On to Light Shaping is a new video series in which get to see 18 renowned portrait and wedding photographer create magic with Profoto Off-Camera Flash. In this video we join wedding photographers Justin & Mary Marantz as they capture a lovely winter portrait. When you are done watching, click here to see the rest of the series.
Aside from being within reasonable driving distance to and from Manhattan, New Haven Connecticut is also home of Yale and its uniquely picturesque campus, which according to husband & wife team Mary & Justin Marantz, looks especially enchanting when it snows. They should know – they’ve been shooting wedding portraits there since they first opened their doors in 2006. In fact, they met on the Yale campus when Mary was working on her law degree.
This portrait was captured on the Yale campus on a cold, overcast day. As Mary tells it, they were hoping and praying for snow when planning this shoot. The forecast wasn’t promising. It was cold however, which meant they had to work fast. The ambient light was a lifeless flat gray so they broke out their new Off-Camera Flash system. Not much larger or heavier than TTL speedlights, the B2 Heads are designed for easy set-up, run-and-gun location shoots like these.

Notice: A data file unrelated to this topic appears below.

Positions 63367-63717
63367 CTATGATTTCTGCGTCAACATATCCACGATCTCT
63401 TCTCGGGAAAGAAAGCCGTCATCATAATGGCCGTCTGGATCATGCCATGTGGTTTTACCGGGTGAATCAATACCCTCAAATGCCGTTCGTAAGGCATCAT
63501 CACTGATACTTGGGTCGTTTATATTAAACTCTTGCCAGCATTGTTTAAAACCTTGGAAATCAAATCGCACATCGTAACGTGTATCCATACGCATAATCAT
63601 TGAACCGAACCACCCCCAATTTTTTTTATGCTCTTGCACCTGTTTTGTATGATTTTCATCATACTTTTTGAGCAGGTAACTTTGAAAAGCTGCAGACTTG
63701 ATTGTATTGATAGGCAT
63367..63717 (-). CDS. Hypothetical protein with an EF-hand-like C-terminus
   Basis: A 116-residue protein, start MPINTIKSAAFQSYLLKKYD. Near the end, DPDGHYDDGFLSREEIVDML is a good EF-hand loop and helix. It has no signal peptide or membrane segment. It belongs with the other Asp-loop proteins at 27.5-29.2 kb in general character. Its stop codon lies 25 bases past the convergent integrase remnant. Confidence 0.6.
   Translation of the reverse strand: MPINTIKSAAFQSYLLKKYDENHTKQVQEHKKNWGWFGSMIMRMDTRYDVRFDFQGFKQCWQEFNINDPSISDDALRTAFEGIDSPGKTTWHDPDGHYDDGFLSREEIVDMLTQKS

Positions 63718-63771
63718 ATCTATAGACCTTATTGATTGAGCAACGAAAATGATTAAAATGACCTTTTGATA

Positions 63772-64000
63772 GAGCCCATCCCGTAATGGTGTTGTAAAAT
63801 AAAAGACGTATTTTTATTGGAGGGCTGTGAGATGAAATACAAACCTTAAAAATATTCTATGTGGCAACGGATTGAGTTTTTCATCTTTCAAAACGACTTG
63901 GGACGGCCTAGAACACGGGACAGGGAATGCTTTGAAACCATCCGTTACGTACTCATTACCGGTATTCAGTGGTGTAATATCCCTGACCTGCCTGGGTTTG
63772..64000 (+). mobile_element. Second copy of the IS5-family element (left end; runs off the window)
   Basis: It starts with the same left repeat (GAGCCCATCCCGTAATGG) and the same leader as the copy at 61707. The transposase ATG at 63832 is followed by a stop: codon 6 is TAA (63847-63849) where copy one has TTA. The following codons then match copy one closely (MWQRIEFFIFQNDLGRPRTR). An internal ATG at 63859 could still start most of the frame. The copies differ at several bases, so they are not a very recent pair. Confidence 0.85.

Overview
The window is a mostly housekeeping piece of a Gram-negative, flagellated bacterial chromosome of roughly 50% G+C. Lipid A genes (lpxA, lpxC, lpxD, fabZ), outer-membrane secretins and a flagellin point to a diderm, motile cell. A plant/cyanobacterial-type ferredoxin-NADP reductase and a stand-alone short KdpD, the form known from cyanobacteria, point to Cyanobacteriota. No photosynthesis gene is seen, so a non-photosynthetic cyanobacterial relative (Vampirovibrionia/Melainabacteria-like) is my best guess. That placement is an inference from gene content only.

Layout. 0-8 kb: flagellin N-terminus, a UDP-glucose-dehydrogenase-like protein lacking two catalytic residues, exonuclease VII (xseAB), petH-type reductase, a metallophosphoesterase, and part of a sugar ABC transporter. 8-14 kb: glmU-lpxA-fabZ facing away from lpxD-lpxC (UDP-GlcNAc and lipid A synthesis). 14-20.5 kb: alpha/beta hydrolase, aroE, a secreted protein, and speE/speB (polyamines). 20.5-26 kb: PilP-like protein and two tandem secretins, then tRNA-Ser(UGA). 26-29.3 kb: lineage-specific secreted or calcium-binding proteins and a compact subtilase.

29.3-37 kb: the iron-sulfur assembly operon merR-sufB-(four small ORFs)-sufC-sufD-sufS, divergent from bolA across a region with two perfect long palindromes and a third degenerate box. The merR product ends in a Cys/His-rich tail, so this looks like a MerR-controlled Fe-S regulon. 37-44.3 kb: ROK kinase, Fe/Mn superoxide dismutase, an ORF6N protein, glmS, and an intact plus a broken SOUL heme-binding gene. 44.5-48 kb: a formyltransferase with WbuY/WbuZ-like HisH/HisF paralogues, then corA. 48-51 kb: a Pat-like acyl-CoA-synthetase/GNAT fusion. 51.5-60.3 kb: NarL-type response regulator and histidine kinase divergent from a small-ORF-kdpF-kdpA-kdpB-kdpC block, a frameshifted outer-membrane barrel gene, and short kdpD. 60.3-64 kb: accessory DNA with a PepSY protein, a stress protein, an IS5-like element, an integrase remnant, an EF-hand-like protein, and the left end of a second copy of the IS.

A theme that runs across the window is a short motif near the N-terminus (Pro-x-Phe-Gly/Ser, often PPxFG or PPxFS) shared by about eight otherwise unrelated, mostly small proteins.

The lighting was simple. A single B2 with an OCF Softbox 2′ Octa was attached to the center pole of a light stand and suspended boom-like about 10′ above and off to the left side of the couple. “Because the B2 Heads are so light and compact, even with a softbox attached, it’s easy to hold them extended outward on a boom while tracking the models,” says Justin. “It’s far more strenuous to try this sort of lighting with heavier wireless off-camera flash systems.”
As luck would have it, even though it rained everywhere else in the vicinity, snow started falling on the Yale campus as they set up and began getting everybody into position. Mary captured this portrait using a Nikon D4 with a Nikon AF-S 50mm/f1.4G lens.
To ‘cool’ the ambient light and warm up the light falling on the couple, the camera’s White Balance was set to 3400K and a Full CTO gel was placed in front of the flash. The final exposure was 1/125th-second at f2.5 with the ISO set to 500.
Justin is particularly impressed with the exposure accuracy of his new lighting solution. ” The exposures remained constant even though the light-to-subject distance was constantly changing. I also thinks it’s awesome that I can use the B2 in conjunction with my B1. We’ve done it several times and it works beautifully.”